GIVEAWAY | Brewed Food Revolution Embarks on National Tour
A food and beer revolution is primed to sweep the nation. No I’m not talking about food and beer pairing dinners, nor am I referencing cooking with beer. This runs much deeper. Brewed Food, which we’ve documented several times before on PorchDrinking, takes the entire brewing process and incorporates those elements in the very fabric of cooking. From malted barley miso to hop cured egg yolk, Jensen Cummings’ food and beer revolution has sparked a new movement within the culinary industry.
Brewed Food officially kicks off its national tour this Tuesday night at 6pm at The Odd Duck in Austin, TX. The Austin stop will also feature beer from New Belgium Brewing, as well as Jester King Brewery as well as the entire Brewed Food experience. Jensen’s next stop takes place in Portland, OR on April 19th followed by future stops in Los Angeles, San Diego and New York planned throughout the rest of the year.
For a chance to win two tickets to the Portland stop or any other future stops, subscribe to our newsletter by e-mailing [email protected] Reply the the subject line Brewed Food and in the body include your first and last name as well as the upcoming city’s Brewed Food event you’d like to attend.
Here’s a sneak peak of Tuesday night’s menu.
New Belgium 2016 La Folie
Wild yeast fermented soup dumpling & Tender Belly Pig Heart Yakitori / pedio-lacto yuzu kosho
New Belgium Fat Tire Amber Ale & Citradelic Tangerine IPA
New Style Sashimi / wort soy, hop cured egg yolk
New Belgium Trippel Belgian Style Ale
Tender Belly Pork Bugolgi / baechu kimchi, fermented cherry sriracha
Jester King Dichotomous
Gulf Fish / hop & spent grain sauce
Jester King Gotlandsdricka
Bone Marrow / beet, cricket miso
Jester King Nocturn Chrysalis
Spent Grain Cream Puffs / wort caramel
Additionally, Chef Jensen Cummings broke down some of his classic dishes that most perfectly the Brewed Food culinary experience.
Sour-Barrel Baechu Kimchi
For Korean cuisine, saying “kimchi” is like saying “salad” in French cuisine. There are hundreds of styles with hundreds of variations. Baechu (napa cabbage) style is the most commonly recognized style utilizing red chili and garlic, buried in pots in the ground. Classic! We have taken that base and applied layers of unique fermentation by pulling wood inoculate from the Foeder (a large wood barrel for aging) Forest at New Belgium in Fort Collins, CO. The mosh pit of different wild yeasts and micro-organisms bring a funky sour and woody characteristic to our Baechu Kimchi whose complexity is mind blowing!
Sriracha has become so quintessentially American, that you can find it in every Mexican restaurant! Our recipe harkens back to this powerhouse sauces’ humble roots in the town of ‘Si Racha’ in Thailand, where it all began. Simply red chiles, garlic, salt, sugar and vinegar, with our twist of using beer yeast in the process. Then applying a brewer’s technique of barrel blending beers, in which we barrel blend different batches to create the perfect harmony of funky, salty, sour and spicy balance that sets our sriracha apart.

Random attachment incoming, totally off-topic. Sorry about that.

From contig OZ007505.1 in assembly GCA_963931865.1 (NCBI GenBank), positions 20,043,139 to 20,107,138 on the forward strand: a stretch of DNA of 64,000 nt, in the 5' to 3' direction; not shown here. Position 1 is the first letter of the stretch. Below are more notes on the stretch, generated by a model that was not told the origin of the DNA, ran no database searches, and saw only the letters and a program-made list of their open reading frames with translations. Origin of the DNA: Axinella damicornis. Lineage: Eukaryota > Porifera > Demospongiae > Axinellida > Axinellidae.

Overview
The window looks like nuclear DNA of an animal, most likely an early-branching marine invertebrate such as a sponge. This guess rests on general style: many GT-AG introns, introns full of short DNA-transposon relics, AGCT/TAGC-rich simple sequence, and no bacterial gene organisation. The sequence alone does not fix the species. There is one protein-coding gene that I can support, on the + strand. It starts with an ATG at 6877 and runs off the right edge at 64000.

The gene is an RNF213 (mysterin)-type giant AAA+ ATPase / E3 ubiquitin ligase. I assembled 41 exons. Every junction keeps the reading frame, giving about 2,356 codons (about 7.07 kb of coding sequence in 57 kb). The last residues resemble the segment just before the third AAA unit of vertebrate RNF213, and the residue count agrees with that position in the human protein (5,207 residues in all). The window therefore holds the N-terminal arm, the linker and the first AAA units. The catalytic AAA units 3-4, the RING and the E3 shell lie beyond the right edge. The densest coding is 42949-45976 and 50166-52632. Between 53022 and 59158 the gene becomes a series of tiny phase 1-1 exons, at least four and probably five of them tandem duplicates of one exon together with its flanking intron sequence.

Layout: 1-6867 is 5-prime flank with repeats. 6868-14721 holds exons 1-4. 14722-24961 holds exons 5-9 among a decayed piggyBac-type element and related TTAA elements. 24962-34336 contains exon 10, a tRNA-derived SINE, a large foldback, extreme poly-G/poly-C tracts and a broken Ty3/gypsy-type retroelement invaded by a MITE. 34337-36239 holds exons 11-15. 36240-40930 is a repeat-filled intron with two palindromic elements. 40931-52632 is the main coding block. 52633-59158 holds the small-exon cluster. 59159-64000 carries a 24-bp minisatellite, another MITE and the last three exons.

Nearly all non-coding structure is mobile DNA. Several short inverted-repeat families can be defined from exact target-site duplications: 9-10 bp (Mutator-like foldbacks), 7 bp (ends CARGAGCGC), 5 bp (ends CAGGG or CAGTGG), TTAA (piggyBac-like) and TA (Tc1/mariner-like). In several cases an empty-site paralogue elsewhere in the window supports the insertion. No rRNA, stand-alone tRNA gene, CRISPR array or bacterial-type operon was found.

Miso is the Bouillon of Japanese cuisine. Utilized as the base of so many sauces, soups and marinades. Its culinary hierarchy in Japan is only surpassed by rice and soy sauce. We pay homage to this culinary giant by bringing brewing grains, such as malted barley, in place of soybeans. To keep that classic flavor and texture in-tact we initiate primary fermentation of the grains with Koji (Japanese mold culture inoculated rice), then pitch brewing yeast in secondary fermentation process to bring the brewing approach full circle.
Wild-Yeast Yuzu Kosho
Yuzu (Japanese citrus fruit) does not get enough love in the states for its intensity, versatility and savory balance. Yuzo Kosho takes the depth of this fruit even further with green chiles and copious amounts of salt. Used as pure punch you in the face flavor to add to grilled meats, its time for Yuzu Kosho to shine! We, true to form, task yeast to bring its flare to the party. Multiple wild yeast strains are used in multiple stages to bring an equally intense flavor dynamic from the yeast to stand up to the yuzu and green chiles.
Hop-Cured Egg Yolk
When someone sees little dried apricot looking gems being grated on a microplane, you get a lot of head turns and perplexed looks. Questions like, “is that cheese?” are common place. The answer is “no”. Not long ago what they are seeing was a raw egg yolk. They have been packed in a mixture of salt, sugar, spent grains and hops for 48 hours, rinsed and air dried for 2 weeks. Then they are ready to make people go, “huh”. From there to give more looks of bewilderment we can age these for periods of time that will at stages coax out flavors from cheese to jerky to bonito fish flake, all the humble little egg yolk.